Lessons I've learned from watering a fake succulent



“Was it before the pandemic? During the pandemic? When exactly did I get this plant? Why does it look so dusty?” These were the questions running through my mind last week when it dawned on me that the succulent I’d been watering on autopilot these past few years is in fact artificial. If you’re laughing right now, good. Mission accomplished. It’s pretty much the funniest thing I’ve ever done. Well, almost. There was this one time when I sang “Sexual Healing” in front of my 98-year-old immigrant great grandmother and our entire family when I was five. I mean I just thought it was a cool song. The content and it’s actual meaning were completely beyond my ken.

I know what you’re thinking. How could I not know the plant was fake? Right? You and me both. One of my friends on Facebook asked me what tipped me off. How did I all of a sudden have a new awareness that the succulent isn’t alive? And the sad truth is, I killed a “real” succulent using the exact same care as I’d given to the artificial one. Having grown up in a house full of plants with a mother who had a definite green thumb, it’s a mystery to me why I haven’t mastered the art of keeping plants alive. Maybe it skips a generation? Looking at the artificial succulent last week so buoyant, verdant, and bright it finally hit me — I hadn’t miraculously kept this one plant alive after a slew of failures with other plants. The company that made it had done that by making it Jenna proof.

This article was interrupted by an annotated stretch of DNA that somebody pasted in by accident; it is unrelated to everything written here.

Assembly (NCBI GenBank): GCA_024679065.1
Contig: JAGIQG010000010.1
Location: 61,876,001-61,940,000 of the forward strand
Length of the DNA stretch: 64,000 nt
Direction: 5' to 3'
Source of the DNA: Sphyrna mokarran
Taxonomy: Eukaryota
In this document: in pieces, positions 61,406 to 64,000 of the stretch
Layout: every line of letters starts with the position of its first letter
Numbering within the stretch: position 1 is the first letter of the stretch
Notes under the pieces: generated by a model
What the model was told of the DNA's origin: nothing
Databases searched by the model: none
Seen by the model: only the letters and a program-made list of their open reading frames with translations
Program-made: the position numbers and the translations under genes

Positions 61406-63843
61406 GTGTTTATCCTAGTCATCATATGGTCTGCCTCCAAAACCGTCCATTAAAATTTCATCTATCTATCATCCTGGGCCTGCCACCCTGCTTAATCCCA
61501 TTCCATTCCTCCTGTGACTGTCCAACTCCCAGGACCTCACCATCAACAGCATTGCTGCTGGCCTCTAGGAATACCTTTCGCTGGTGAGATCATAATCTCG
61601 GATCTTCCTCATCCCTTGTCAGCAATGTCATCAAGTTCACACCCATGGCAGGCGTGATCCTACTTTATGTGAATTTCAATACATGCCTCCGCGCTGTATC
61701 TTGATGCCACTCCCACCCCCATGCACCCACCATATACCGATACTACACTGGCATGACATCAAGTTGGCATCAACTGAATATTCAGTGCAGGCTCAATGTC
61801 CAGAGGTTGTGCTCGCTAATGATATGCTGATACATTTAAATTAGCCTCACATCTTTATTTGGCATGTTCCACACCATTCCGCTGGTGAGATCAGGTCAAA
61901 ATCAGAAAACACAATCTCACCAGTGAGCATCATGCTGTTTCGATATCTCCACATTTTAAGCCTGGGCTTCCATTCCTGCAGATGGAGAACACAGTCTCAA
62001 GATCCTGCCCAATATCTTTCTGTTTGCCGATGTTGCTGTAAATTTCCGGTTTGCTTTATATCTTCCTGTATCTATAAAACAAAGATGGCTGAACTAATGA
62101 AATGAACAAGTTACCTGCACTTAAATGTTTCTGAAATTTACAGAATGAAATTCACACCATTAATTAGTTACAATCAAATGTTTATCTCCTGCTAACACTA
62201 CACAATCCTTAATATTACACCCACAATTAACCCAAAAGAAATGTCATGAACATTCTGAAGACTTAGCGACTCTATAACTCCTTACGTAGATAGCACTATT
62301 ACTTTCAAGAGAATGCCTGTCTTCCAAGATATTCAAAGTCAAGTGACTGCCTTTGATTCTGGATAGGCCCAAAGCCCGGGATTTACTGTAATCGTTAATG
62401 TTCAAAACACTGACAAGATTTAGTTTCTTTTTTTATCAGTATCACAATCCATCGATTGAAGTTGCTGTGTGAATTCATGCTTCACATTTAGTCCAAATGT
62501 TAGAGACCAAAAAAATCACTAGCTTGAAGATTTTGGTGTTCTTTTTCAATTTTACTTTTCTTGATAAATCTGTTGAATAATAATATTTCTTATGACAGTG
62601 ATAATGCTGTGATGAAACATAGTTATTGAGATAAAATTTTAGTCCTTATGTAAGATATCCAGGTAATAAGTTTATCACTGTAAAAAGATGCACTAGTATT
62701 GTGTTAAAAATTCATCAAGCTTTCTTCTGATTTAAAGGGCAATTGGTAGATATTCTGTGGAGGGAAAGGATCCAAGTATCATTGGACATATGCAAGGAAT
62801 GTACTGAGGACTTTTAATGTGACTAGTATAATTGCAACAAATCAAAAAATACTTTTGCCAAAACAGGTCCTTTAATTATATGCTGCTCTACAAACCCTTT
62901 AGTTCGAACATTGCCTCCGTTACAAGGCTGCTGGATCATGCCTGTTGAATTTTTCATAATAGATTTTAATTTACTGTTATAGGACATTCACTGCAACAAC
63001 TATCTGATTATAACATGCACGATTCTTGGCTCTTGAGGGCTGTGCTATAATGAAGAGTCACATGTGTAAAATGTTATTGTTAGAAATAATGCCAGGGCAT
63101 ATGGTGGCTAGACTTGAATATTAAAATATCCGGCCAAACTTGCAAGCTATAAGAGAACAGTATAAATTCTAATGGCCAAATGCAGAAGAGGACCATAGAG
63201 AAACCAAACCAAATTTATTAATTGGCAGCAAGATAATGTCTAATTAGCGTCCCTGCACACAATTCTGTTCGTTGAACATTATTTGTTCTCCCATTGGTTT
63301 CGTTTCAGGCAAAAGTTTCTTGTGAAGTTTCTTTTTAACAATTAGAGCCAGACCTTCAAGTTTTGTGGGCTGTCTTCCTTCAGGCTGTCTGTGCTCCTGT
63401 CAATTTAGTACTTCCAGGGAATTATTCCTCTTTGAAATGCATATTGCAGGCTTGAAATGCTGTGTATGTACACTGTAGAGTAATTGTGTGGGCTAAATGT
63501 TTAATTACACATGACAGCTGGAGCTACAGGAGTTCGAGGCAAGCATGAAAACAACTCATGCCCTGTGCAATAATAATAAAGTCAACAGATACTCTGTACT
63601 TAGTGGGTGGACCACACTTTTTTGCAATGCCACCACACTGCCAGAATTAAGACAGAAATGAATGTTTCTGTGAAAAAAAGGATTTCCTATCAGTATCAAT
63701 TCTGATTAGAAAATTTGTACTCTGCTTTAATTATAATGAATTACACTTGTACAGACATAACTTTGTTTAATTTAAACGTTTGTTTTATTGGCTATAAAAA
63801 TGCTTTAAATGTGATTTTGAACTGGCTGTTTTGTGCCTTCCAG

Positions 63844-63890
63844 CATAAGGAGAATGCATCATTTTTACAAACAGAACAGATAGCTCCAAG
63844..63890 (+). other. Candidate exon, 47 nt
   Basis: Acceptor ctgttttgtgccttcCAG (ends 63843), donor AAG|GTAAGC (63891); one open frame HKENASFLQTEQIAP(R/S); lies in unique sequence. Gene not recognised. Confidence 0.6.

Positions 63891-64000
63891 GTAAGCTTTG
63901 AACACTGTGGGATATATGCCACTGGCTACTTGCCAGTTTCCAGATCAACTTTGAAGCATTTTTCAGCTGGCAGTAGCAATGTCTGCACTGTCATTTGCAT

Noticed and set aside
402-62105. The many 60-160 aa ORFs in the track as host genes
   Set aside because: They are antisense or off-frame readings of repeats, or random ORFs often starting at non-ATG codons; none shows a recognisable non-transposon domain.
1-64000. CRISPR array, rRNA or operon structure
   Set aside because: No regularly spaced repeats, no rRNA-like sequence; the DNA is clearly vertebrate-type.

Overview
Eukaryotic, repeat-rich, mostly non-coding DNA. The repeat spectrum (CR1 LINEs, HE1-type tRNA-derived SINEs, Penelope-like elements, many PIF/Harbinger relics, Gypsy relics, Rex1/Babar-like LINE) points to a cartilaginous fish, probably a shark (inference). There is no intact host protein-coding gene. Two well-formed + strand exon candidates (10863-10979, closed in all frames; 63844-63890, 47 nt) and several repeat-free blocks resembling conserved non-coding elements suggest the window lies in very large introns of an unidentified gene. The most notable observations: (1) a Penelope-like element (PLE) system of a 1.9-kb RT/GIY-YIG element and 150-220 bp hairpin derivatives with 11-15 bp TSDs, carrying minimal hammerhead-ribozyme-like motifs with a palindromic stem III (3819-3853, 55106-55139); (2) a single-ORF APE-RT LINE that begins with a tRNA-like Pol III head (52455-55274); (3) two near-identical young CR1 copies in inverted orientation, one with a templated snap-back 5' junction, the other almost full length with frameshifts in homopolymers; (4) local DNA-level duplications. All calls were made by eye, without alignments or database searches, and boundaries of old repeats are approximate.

And it may sound strange, but I’d purchased the artificial succulent in the same section as real ones and I convinced myself that it had to be real too. Its leaves felt the same as real ones. It had the same coloring. So what if there were rocks where soil should be? There must be a reason for that, right? So, I put it in my shopping cart that day with all of the other items for my home and I vowed to keep it alive. And then life got busy.

And we all know what that can mean, don’t we? We may forget to look up at the time when we’re working intently and hours may go by without even realizing it. Or we go on autopilot when we’re driving. Or in my case, we may forget to wonder if the succulent we’ve been watering is actually real. And you know what I say to all of this? This is the mind’s natural setting. It’s incredibly human to tune out, go on autopilot and succumb to monkey mind. So here are the lessons I’m taking away from this experience:

  • It’s amazing to want to water and feed another sentient being, but for crying out loud please make sure it’s actually alive and needs you.

  • Let’s try to take ourselves less seriously! Life always has it’s comedic gold. This is one of those instances.

  • Stop and smell the fake succulents. Right? Wait, do they have a smell? I dunno. Mine is covered in dust.

  • Soil is not the same as rocks. Succulents definitely need soil.

And if you have a funny “mindless” story, please, please share. The more the merrier :).



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